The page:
Long RTI quest
Over the last decade, the RBI has been reluctant to release this type of data.
In 2011, a clutch of RTI applications which sought a wide array of information from the RBI reached the Central Information Commission’s (CIC) doorstep. The then central information commissioner Shailesh Gandhi directed the RBI to disclose the information asked by petitioners, including a list of wilful defaulters.
Deliberating on the RBI’s argument that its ‘fiduciary relationship’ with banks ties its hands from disclosing information on defaulters, Gandhi noted that the benefits to the country from disclosure of the information outweigh any potential damage that may be caused.
“This (disclosure) could lead to safeguarding the economic and moral interests of the nation. The commission is convinced that the benefits accruing to the economic and moral fibre of the country, far outweigh any damage to the fiduciary relationship of bankers and their customers if the details of the top defaulters are disclosed,” Gandhi wrote.
Soon after the RBI approached the Delhi high court against the order and got a stay.
In all, the CIC issued 11 orders directing the RBI to disclose various information which had been withheld by the RBI since long and had been sought in 11 different applications by applicants.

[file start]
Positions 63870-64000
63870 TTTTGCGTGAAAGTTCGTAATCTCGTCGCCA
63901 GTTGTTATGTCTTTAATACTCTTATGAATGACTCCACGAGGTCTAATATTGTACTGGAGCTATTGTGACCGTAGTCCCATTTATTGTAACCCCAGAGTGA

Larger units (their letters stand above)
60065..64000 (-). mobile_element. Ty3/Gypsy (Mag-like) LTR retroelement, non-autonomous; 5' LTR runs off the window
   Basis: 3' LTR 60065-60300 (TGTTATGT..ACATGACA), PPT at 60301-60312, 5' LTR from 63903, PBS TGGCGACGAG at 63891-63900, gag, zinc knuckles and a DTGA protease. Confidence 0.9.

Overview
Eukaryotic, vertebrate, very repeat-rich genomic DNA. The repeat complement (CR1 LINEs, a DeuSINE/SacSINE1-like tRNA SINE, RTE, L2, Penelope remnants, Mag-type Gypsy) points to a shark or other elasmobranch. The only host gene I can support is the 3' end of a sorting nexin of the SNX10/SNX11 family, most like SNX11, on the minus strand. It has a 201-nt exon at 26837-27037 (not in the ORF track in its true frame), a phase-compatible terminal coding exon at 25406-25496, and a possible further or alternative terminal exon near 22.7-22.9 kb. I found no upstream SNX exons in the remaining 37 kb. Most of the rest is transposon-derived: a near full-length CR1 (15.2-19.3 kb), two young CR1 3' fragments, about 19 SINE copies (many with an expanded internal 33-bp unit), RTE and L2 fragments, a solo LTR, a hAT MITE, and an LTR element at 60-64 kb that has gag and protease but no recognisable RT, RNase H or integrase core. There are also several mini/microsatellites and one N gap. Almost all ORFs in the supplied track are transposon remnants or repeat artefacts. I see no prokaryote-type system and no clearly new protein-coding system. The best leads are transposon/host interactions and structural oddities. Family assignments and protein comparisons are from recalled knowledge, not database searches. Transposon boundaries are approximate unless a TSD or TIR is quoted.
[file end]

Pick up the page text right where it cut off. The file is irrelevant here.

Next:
In 2015, the Supreme Court while hearing a related matter (Jayantilal N Mistry vs RBI), decided to club the 11 matters and hear them together. In December that year the SC upheld Gandhi’s 2011 order and directed the RBI to disclose the information that had been asked for by the RTI applicants, including the list of wilful defaulters.
But, even after that, the RBI continued to deny to RTI applicants – including The Wire – the information that the SC had directed it to disclose.
Some of the petitioners approached the SC seeking contempt action against the RBI for not complying with the top court’s order. The SC in April 2019 said that the RBI is duty-bound to disclose the information and any further violations could lead to contempt of court proceedings.
“To my knowledge, this is the first time that the RBI has disclosed information on wilful defaulters under the RTI act,” former information commissioner Shailesh Gandhi told The Wire.
Although, even now the RBI has not been entirely transparent. In the RTI application, The Wire had also asked it to provide: 1. a list of top 30 borrowers with highest amounts of outstanding debt, 2. the top 30 accounts in the non-performing assets category.
This RBI has refused to disclose information on both those questions. On the question of providing information on the top 30 NPA accounts, the RBI has claimed that it does not have ‘account wise information’.
On the question of top 30 borrowers, the RBI refused to provide information saying that as per section 45 (E) of the RBI Act it is ‘prohibited from disclosing credit information except under certain conditions as stated in the act’.
It also said that para 77 of the Jayantilal Mistry judgment noted that ‘such information is exempted (sic) from public disclosure’.
In an arrangement with The Wire